Language selection


You Scrubbed Until They Bled

Heroes Remember

You Scrubbed Until They Bled

It was a refugee camp to start with, and they had bunks, they were double bunks but they were very, very close together; just jammed right up. The bed bugs and the lice were just terrible, really. It was a dirty place, very dirty, it was right on the water, on the harbour. And there was a cement wall and the latrine consisted of a couple planks extended from the wall and that was it. Diphtheria broke out and in the meantime dysentery was rampant. The food was not too bad at the beginning because we were using our rations but then it started to peter out and there was difficult in getting rice eventually, especially when we went back to Sham Shui Po. And that’s the time when we were in North Point when the four soldiers escaped and of course they dragged us all out on the parade square and we were there. It was miserable out there. It was pouring rain and we were there very early in the morning and they kept us there all day and they decided to put us in groups of ten, so if anybody escaped, that the other nine would of course be killed or whatever. After that it was just poor rations until we went to Sham Shui Po. We used to get a cup, just a tea cup, of rice three times a day. There was a few greens you know at first. We used to get some greens and the juice from the greens, not very much, just a little. You had to spread it around and there was the odd fish but the fish was rotten by the time it got to us and was all maggoty. The rice was all maggots really but you ate it because when you’re hungry, you’re hungry. After I went to Sham Shui Po, scabies, they were rampant there. Of course the only thing you had was a brush and a little bit of sulfur that you used and mixed it, you know. And you scrubbed until they bled, that was what you did for treatment. When I was working there in a diphtheria hut, that’s what it was, a hut, I don’t recall any medication being given to any of the patients there. The only reason they were there was because they had, in the latrine actually, there were pails so you had to empty the pails. So the only help that they got was the help that the orderly gave them and tried to keep it clean. There was a shortage of water, so you had to be careful about how much water you dished out. It was very, very, bad and then I went to work at Jubilee building where the diphtheria and the dysentery patients were, and it was terrible. They used to swab their throats. They had no medicine to give these people, when they did get it, who are you going to give it to? What were your priorities? So I didn’t envy the doctors really, and these people were lying there, just skin and bones and that’s no word of a lie, there’s just skin and bones.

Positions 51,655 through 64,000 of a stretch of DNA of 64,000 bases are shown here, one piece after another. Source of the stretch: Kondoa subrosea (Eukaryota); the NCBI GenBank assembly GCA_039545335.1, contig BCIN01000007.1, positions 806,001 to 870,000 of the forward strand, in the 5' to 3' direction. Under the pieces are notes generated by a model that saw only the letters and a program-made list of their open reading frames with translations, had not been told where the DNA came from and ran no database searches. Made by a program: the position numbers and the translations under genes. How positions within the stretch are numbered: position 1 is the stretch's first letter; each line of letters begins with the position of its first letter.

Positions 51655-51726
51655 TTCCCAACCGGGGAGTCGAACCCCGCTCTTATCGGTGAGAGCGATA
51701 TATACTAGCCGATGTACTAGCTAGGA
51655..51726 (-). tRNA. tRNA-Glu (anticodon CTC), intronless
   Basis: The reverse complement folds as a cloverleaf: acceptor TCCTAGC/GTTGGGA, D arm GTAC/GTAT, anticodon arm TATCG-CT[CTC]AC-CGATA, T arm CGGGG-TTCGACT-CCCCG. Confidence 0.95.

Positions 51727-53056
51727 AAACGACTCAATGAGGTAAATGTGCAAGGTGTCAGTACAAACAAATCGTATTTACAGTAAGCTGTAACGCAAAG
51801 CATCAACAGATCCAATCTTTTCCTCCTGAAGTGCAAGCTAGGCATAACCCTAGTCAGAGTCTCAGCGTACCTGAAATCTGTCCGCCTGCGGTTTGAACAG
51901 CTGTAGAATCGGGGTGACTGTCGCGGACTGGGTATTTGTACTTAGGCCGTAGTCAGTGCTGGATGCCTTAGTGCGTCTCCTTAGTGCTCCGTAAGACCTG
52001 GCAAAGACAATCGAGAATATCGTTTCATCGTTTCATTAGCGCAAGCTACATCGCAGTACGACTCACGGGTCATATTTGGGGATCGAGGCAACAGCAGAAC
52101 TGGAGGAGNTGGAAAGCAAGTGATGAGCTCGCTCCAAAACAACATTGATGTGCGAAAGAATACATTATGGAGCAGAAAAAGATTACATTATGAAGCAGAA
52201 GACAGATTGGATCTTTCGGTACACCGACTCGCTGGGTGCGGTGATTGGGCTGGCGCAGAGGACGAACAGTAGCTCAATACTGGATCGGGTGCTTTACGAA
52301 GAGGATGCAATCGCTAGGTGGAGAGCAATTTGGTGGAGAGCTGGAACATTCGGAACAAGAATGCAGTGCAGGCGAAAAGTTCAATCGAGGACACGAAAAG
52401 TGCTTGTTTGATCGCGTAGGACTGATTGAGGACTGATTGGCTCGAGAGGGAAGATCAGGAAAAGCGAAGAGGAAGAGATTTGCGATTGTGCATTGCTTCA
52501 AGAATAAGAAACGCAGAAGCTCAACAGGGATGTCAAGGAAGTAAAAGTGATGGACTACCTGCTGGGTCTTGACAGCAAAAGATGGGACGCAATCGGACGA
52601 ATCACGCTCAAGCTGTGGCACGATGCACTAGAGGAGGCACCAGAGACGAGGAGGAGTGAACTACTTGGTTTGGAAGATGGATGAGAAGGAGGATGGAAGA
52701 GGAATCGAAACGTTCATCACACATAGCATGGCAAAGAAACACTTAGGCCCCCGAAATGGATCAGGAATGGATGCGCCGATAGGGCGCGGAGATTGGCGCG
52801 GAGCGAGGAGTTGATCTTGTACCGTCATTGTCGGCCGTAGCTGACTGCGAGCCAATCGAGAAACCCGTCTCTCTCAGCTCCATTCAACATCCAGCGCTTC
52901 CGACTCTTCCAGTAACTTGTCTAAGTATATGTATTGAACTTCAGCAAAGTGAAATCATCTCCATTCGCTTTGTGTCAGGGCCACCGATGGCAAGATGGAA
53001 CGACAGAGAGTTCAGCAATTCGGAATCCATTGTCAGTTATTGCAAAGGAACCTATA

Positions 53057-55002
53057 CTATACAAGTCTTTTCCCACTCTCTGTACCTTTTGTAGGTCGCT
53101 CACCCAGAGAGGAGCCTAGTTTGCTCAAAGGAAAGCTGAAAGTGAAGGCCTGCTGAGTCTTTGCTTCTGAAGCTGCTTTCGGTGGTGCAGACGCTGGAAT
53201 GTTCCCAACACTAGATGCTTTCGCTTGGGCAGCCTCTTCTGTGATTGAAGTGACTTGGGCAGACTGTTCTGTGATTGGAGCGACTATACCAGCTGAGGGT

Mr. Babin describes disease, living conditions and rations at North Point and Sham Shui Po camps and working in a diphtheria ward.

Alfred Joseph Babin

Alfred Joseph Babin was born in Moncton, New Brunswick, on October 15, 1921. He was one of five children. His father was a carpenter. Mr. Babin completed grade 8, but left school to work at the local 5 & 10 to help support his family. When old enough, he enlisted, citing better income as his reason. He first joined the New Brunswick Rangers, but quickly transferred to the Carleton and York Regiment. Basic training only consisted of infantry drills. He then joined the Royal Rifles, performing guard duties at the airbase in Gander, Newfoundland. After arriving in Hong Kong, Mr. Babin was volunteered as an ambulance driver, in which capacity he served until Hong Kong surrendered. Mr. Babin recalls in clear detail, life in the POW camps and slave labour in the coal yards near Niigata. After safely returning to Canada, Alfred Babin remained in the Canadian Armed Forces as a member in the military band.

Meta Data
Veterans Affairs Canada
Person Interviewed:
Alfred Joseph Babin
War, Conflict or Mission:
Second World War
Hong Kong
Hong Kong
Royal Rifles of Canada
Ambulance Driver

Copyright / Permission to Reproduce

Related Videos

Date modified: